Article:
From students to Field guides
We’re almost halfway through our 6 months at Bushwise now before some of us go on placement. When I look back to our first semester here, I can see how all of us have grown. Our breadth of knowledge is almost incomparable now thanks to our incredible trainers working hard to teach us to be the best we can be. We have also grown in terms of professionalism and I feel that we are now starting to act more like guides than students, especially now that our assessments are right around the corner. I have absolutely no doubt that we would not be where we are now without the help and dedication of our trainers, managers, and everyone else here for us at Bushwise and I will always be grateful for their extra help getting us international students all of the documentation required to work here as a guide.
This week we have been practicing our full drives and working out which routes around the reserve we want to take for our assessment drives. We need to ensure that our routes will be long enough to cover aspects of everything we have learnt at Bushwise, but short enough to stay within our three-hour time limit. Most of us have a rough idea of the routes we want to take but there’s so much to talk about that three hours never seems enough! It’s such a great feeling to have too much to say, it demonstrates our knowledge and how we now feel comfortable being able to talk to ‘guests’ (our fellow students). We’re now not afraid to identify trees or birds that we don’t know about and are learning new facts every drive from each student, even about things we talk about every day, which is a great feeling.
We have been really lucky with our sightings this week, especially with lions. On one drive, both groups had lion sightings at two nearby dams at different times. One group had a juvenile male and the other had two mature males, one of which had some impressive battle scars. It was a great opportunity to learn from our trainers as they coordinated the other guides who wanted to respond to the sighting, as we will have to manage sightings ourselves soon. It is important to manage a sighting as too many vehicles often affect the animal’s natural behaviour and can cause stress. It also makes it difficult for guests to see the animal due to crowding and causes damage to the surrounding environment when vehicles drive off-road to get a better position. For this reason, Bushwise emphasises ethical guiding and restricting a sighting to a suitable number of vehicles depending on the situation. This is something we as students have not yet had to do so watching our trainers organise an influx of vehicles was really beneficial. And of course, seeing the lions relax by the water is a beautiful sight!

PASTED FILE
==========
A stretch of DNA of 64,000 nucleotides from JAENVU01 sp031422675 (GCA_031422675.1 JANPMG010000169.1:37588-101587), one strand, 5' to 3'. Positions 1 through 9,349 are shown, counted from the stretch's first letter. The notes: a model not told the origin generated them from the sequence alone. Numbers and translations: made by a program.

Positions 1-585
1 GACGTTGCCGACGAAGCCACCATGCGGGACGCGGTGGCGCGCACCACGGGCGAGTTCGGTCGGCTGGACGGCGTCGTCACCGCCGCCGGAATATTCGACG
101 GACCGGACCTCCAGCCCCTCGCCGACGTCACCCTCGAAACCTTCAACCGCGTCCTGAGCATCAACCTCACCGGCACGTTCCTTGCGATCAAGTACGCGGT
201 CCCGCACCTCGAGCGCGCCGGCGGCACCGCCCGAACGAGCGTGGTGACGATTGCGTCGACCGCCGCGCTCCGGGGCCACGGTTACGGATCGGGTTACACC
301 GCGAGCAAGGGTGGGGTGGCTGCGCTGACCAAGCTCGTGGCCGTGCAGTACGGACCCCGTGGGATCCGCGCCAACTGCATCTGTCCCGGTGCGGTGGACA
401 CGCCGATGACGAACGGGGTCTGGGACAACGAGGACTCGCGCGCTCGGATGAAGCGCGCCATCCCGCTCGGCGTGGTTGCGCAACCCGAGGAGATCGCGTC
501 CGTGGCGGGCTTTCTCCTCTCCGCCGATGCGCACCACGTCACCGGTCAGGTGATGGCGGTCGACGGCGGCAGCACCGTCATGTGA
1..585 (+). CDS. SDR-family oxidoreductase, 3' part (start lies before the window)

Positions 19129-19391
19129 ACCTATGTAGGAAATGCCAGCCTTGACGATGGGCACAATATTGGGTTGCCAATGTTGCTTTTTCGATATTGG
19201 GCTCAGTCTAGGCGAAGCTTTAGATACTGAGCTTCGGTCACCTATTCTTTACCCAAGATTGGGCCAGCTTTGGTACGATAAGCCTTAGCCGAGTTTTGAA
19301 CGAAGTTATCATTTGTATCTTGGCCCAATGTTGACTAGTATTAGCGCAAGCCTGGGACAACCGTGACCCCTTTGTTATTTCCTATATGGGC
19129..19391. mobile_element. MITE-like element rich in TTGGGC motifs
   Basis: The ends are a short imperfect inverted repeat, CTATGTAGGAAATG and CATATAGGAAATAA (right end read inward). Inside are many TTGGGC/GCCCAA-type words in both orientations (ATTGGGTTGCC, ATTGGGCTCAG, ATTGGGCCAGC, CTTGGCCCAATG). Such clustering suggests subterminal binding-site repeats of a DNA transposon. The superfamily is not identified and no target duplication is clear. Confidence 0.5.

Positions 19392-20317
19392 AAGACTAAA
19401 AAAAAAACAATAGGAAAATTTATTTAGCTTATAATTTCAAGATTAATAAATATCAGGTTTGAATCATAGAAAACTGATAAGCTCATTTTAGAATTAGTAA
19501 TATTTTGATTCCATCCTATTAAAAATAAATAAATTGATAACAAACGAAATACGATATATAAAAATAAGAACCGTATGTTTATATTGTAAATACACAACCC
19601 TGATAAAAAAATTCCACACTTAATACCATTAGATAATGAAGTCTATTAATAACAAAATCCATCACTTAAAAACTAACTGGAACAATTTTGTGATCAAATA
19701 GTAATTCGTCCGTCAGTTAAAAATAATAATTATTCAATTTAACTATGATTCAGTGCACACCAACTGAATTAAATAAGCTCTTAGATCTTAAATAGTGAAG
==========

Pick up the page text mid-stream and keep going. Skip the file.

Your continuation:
Alongside seeing exciting animals like lions, we are always reminded to appreciate the small things in life. During one drink stop (or “phuza”) we witnessed a dung beetle gathering impala dung and placing it in a hole it had dug. This is behaviour that we have not seen before as they are usually found using dung from larger animals such as elephants. We were all transfixed watching the dung beetle, and to an outsider I’m sure we looked absolutely mad! However, these little guys are not to be overlooked as they play an important role in the ecosystem by recycling nutrients back to the soil, facilitating the growth of seeds that are within the dung. They also destroy the eggs of internal parasites and reduce the population of pest species such as flies, therefore reducing the spread of diseases through flies and parasites such as worms.
As we come to the end of another amazing week, we all have our heads down and are hard at work studying our lectures and everything we have learnt this past week (which is more than you think!). Despite our hard work we still find time to go out to eat and shop in Hoedspruit before relaxing. We also love to cool off in the pool on hot days – if you ever need to find me, I’ll often be there!
Next week we are focusing on astronomy and I think I can speak for everyone when I say we’re excited for our next sleep out where we can admire the stars all night. Wish us luck for some more amazing sightings while we’re out there!
Blog by Georgie Hall